Do you ever feel like you’re stuck in the mud?
It takes much more time and effort to do things than it should.
Decisions take forever. Other parts of the business seem to be hindering rather than helping. People don’t seem aligned on priorities. It’s just not clear how to make progress.
Or maybe it’s worse than that…
Senior management becomes frustrated with the slow progress and unleashes fast track ‘strategic projects’ that torpedo your carefully laid plans. No one has faith in the standard processes and so everything happens through escalations, top-level priority calls, and political fighting. Relationships suffer. All the arguing actually slows things down rather than speeds things up.
In our experience it’s not usually individuals who are at fault (with one or two notable exceptions), it’s the processes and structures used to run the product management function that just isn’t working.
Any business that has product management has to work out what it’s there for and have the processes, organization, tools, people, and KPIs to make sure it delivers. It’s not rocket science. However because companies and personnel change over time we often find that no-one has really examined the product management function in detail to make sure it’s fit-for-purpose.
Over the last couple of years, we have developed a set of tools to review every aspect of the product management function. We’re happy to share one of these tools with you, our Product Management Audit Framework. It’s illustrated in the diagram below.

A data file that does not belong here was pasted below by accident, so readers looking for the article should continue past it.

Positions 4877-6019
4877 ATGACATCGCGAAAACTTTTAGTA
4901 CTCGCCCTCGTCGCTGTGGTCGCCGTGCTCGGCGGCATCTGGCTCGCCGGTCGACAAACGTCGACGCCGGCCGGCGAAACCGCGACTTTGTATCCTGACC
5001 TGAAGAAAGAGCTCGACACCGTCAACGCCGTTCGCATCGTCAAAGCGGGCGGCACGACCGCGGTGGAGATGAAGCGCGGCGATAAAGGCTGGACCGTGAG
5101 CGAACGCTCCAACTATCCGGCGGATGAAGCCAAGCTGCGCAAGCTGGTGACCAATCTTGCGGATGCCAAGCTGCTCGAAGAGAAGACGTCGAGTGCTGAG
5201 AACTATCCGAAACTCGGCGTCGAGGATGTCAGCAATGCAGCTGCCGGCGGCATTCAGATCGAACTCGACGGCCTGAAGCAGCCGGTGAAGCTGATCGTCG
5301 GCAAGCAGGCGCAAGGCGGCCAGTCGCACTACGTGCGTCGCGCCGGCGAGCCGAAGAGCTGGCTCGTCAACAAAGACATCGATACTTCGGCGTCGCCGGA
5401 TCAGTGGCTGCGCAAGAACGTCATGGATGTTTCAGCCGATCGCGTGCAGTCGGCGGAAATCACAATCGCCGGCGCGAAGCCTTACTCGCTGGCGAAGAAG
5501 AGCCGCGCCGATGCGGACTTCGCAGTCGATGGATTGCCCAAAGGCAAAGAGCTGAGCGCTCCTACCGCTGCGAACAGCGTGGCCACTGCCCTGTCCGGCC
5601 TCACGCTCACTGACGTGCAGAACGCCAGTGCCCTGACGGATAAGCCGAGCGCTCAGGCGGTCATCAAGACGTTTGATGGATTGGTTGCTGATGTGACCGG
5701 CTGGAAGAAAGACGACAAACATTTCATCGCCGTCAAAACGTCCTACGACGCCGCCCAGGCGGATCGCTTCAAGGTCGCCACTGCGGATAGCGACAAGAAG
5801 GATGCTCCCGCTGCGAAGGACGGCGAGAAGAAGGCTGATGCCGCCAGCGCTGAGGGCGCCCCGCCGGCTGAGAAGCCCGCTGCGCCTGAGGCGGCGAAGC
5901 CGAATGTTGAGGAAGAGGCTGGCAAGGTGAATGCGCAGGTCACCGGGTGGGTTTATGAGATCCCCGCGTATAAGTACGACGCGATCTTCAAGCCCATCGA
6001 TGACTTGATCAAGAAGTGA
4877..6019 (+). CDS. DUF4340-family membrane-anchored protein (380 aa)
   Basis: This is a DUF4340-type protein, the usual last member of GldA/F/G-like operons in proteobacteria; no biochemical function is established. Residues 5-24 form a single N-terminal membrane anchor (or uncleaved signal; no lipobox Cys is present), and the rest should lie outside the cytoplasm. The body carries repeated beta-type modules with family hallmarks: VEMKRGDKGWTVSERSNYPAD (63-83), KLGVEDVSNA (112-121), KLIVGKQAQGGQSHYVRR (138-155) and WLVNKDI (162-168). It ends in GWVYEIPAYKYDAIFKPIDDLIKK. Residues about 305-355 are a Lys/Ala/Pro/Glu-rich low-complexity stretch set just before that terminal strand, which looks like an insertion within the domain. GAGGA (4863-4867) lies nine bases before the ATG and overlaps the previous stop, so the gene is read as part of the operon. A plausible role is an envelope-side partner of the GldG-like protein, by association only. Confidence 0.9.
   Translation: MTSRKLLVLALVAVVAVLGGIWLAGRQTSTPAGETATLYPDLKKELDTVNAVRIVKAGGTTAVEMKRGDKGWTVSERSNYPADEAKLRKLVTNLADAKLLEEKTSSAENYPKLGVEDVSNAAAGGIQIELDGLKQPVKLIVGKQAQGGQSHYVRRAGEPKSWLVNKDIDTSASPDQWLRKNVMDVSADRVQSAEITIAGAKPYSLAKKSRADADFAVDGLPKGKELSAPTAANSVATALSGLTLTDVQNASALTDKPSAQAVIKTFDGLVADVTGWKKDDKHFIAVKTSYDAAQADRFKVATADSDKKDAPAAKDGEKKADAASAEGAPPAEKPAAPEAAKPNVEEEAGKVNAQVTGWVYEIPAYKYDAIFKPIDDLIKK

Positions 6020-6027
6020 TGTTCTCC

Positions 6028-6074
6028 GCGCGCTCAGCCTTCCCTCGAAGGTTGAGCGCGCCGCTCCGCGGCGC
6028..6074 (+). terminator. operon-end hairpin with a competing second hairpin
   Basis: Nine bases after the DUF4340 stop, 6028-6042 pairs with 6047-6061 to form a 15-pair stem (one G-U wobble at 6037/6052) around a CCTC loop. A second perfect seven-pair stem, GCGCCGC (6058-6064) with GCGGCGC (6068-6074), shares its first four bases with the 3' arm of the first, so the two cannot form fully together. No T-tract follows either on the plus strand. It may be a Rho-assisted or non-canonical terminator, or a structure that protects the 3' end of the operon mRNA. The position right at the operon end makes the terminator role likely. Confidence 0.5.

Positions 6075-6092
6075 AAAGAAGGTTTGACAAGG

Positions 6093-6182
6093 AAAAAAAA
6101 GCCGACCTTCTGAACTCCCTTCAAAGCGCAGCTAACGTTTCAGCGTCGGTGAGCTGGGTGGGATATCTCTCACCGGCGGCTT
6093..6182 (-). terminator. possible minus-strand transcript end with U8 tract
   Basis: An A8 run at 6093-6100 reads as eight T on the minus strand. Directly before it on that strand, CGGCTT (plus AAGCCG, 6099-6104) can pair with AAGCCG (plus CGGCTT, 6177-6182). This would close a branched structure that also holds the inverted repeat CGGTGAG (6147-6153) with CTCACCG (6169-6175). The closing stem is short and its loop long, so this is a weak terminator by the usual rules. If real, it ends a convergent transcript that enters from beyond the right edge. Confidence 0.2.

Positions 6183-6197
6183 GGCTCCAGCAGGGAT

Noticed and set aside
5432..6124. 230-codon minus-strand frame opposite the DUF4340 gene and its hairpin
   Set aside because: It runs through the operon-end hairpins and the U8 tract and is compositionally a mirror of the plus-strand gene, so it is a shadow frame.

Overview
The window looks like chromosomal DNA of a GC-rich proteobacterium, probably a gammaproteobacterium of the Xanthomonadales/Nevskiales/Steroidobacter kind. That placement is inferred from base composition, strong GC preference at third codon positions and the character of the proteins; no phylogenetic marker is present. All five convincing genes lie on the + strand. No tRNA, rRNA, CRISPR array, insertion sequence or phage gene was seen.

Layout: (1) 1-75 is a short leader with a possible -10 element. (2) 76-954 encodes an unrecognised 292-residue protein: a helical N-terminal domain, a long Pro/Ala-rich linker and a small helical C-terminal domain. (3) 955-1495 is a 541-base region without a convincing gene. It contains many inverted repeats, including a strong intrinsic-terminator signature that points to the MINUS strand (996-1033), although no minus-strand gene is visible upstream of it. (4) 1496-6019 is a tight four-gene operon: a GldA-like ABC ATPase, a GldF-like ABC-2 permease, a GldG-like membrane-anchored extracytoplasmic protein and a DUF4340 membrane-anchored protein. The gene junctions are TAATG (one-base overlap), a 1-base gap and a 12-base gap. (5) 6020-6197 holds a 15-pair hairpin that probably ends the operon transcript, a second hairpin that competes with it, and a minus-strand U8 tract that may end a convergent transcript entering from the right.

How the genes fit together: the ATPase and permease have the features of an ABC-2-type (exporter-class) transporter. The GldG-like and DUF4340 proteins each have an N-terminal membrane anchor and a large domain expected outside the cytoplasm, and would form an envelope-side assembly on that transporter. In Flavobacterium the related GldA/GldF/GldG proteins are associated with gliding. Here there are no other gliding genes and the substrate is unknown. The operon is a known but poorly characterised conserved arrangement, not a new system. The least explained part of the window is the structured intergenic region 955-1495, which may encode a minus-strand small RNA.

The top line shows the sequence of stages in the product management lifecycle and along the bottom are the enablers that are needed to support the product management function. To use the framework we step through each of the boxes in turn and ask questions to explore how things work and tease out any issues.
The example above is for a company we reviewed last year. We use RAG (Red, Amber, Green) status buttons to highlight potential areas for improvement.
There was one key issue for them…
In the company structure, the split between product management and product marketing roles was not clear. No-one really knew who made the final decision on various product issues leading to conflict on some products and no-one picking up responsibility on others. This was relatively easy to sort out once it had been recognized as a problem.
We’ve used this framework many times to run reviews and assessments of the product management function in a company. A review is a quick and sharp analysis of the whole function in a one-to-one session with the person that heads up product management. An assessment is a more comprehensive audit and involves a series of meetings with key stakeholders and product managers to uncover, validate and explore issues.
Why don’t you use the Framework to do an internal review at a team meeting or off-site?
Walk through the framework and identify areas for improvement. Ask yourself what you’re doing well and what you could do better?
They say that recognizing a problem is half-way to solving it!
Director, Product Focus